Ah but then along came Peggy, the final dog from a litter owned by the wardrobe lady on the show, and with mere moments to decide when the person who had decided to take Peggy pulled out, Miranda found herself on the receiving of poocalypses, nighttime whining and endless walks in the park with a fascinating panoply of British dog owners, and unexpectedly, initial reservations, of which there were many, aside, and irrevocably changed by her fluffy new friend.

Acutely conscious of the fact that dog owners are often perceived as an odd lot, Miranda goes out of her way at first to disabuse readers and the world at large of the strangeness that can go hand-in-hand with dog ownership.

But as Peggy & Me goes on in a highly-enjoyable mix of emotionally-insightful epiphanies and hilarious wordplays, Miranda happily admits that she is no longer worried if people think she’s an odd duck, that she owns her dog-owning quirkiness largely because Peggy has played a pivotal role in her coming to terms with who she is as a person and thus how well-equipped she feels to handle the twists and turns of life.

“It’s extraordinary and indeed surprising the wisdom that’s come to me through Peggy. I’ve learnt that if I trust Life/God, as Peggy trusts me, that I’ll be gently led where I need to go. I’ve learnt that no matter what’s going on, no matter how tense I am, or neurotic, or worried about something, I can choose to deal with it Peggy-style by letting out a long breath, bringing myself into the moment and embracing all the positives around me …” (P. 289)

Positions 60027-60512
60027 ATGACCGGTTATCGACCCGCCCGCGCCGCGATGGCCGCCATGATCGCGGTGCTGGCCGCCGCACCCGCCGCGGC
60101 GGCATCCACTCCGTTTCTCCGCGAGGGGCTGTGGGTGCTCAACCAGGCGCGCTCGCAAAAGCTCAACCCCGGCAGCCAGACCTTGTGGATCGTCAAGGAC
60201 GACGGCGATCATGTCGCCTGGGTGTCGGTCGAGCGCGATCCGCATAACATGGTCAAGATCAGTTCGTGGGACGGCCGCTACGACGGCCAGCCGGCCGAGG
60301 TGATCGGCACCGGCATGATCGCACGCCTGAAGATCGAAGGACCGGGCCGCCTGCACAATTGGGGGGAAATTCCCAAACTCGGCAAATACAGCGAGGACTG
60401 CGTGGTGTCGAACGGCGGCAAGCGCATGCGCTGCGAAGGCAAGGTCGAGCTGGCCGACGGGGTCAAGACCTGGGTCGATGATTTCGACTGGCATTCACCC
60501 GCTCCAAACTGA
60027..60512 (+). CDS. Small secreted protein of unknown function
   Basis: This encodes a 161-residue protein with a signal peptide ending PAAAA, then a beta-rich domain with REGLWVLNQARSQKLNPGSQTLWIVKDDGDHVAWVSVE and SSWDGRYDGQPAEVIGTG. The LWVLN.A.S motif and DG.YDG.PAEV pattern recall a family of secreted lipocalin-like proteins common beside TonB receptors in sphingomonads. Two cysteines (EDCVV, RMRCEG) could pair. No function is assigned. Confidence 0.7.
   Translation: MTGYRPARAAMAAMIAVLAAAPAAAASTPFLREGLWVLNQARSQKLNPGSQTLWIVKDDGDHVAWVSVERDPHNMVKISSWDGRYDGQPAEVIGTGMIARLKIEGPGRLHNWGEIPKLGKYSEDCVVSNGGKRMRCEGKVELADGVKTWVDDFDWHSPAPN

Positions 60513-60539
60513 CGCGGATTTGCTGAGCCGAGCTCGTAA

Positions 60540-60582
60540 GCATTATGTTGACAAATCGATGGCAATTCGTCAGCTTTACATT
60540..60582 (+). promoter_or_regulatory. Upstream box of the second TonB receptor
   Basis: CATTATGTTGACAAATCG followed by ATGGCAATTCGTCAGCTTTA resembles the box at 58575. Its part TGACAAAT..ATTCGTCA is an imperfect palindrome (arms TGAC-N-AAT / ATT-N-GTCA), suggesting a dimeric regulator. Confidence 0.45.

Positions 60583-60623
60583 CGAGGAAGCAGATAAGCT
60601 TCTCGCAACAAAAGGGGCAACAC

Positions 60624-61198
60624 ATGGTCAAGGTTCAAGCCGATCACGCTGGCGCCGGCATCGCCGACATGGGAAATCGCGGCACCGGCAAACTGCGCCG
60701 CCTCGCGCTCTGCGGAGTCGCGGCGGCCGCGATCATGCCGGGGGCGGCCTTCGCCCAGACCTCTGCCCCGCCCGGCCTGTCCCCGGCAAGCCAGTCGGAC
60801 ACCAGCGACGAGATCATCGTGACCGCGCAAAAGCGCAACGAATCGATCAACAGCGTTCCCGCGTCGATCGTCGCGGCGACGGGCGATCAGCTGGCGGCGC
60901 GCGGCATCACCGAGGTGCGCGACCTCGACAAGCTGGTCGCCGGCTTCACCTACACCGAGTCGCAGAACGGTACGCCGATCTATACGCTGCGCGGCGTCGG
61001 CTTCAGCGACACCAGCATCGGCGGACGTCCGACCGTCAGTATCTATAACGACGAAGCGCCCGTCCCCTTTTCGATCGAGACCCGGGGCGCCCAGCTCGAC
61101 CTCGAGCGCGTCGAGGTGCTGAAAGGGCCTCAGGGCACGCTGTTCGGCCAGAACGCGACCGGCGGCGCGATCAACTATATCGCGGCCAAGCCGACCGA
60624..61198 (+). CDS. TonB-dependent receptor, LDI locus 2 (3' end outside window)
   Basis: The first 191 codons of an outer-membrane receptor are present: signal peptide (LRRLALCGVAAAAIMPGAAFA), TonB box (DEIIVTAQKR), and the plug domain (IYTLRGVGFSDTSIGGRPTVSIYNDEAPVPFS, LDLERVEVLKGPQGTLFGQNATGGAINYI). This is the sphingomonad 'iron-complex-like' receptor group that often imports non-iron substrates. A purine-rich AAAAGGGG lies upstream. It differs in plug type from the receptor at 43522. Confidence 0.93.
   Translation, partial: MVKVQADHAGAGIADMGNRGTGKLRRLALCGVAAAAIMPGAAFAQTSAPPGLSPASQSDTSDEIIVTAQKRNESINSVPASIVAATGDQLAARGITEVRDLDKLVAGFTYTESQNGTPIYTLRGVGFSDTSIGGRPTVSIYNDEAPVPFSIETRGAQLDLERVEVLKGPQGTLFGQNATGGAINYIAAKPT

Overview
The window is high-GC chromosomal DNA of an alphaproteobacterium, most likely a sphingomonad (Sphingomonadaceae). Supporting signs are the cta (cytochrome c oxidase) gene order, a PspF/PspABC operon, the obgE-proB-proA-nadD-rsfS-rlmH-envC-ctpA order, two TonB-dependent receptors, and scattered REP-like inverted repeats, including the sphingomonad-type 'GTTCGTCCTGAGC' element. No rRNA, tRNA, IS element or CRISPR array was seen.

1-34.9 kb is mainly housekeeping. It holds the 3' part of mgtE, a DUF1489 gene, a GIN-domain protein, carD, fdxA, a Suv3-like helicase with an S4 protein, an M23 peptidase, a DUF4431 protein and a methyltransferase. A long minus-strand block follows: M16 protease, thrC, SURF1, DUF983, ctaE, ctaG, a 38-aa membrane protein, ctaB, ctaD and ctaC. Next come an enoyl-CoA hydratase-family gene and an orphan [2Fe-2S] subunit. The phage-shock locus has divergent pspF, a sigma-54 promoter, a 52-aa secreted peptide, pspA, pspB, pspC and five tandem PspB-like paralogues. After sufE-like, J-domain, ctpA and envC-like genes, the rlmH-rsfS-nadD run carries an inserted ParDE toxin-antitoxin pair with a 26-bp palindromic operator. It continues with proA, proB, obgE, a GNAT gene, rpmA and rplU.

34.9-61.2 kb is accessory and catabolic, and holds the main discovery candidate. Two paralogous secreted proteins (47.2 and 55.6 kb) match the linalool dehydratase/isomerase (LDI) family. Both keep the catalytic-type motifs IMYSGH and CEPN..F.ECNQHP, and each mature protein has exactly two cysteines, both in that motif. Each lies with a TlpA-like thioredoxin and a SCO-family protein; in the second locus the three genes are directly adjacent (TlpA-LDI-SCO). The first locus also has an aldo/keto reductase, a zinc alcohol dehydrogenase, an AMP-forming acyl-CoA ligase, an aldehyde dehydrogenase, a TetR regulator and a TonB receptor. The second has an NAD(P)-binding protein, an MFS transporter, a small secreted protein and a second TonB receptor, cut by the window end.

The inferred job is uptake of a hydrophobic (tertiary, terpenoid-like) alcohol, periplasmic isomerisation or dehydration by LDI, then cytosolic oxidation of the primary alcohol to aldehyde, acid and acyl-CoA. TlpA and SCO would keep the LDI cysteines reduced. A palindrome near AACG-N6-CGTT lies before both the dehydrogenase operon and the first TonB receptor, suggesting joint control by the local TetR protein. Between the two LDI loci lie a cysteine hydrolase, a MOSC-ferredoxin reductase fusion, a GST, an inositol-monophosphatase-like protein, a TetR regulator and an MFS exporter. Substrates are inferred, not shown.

That quote is but a small sampling of the many insights that the ownership of Peggy has given Miranda, who manages to write with conviction and enthusiasm about her life changes without coming across as intense or twee.

In fact, it is hard not to be moved by her recounting of the many ways in which Peggy, who is also amusingly given a voice in the book to great comic effect, has changed her life for the better and while it’s understandable that you may recoil from the book thinking it’s simply another in a long line of “animals saved me halleleujah!” bios, Miranda invests her tale with a winning earthiness and honesty that wins you over by the end, even if you are a cat person of longstanding.

Peggy & Me, apart from granting us fascinating insight into the rise & rise of Miranda’s career, which has now reached Hollywood-level proportions, is that rare form of pets-saved-me book that doesn’t come across as a treacly call-to-arms.

Yes, Miranda is passionate about her delightful dog and thankful for the many lessons learned and isn’t afraid to say so; but she’s also funny, self-deprecating and all too aware that saying “poocalypse” a LOT is damn near hilarious.

In short, it’s everything you’ve ever loved about Miranda Hart, whose comedy is always rooted in the daily grind of the everyday and the big life issues that flow from being unflinchingly honest about the fact that you don’t have all your collective s**t together.

You will laugh (A LOT), nod in wry recognition and be genuinely moved by a book that is brilliantly, hilariously honest about life and that’s not afraid to admit that the solution to all the travails of existence, regardless of whether you are a celebrity or a commoner looking on, may well be a cute, adorable dog who loves life without reserve and encourages you, against all odds, to do the same.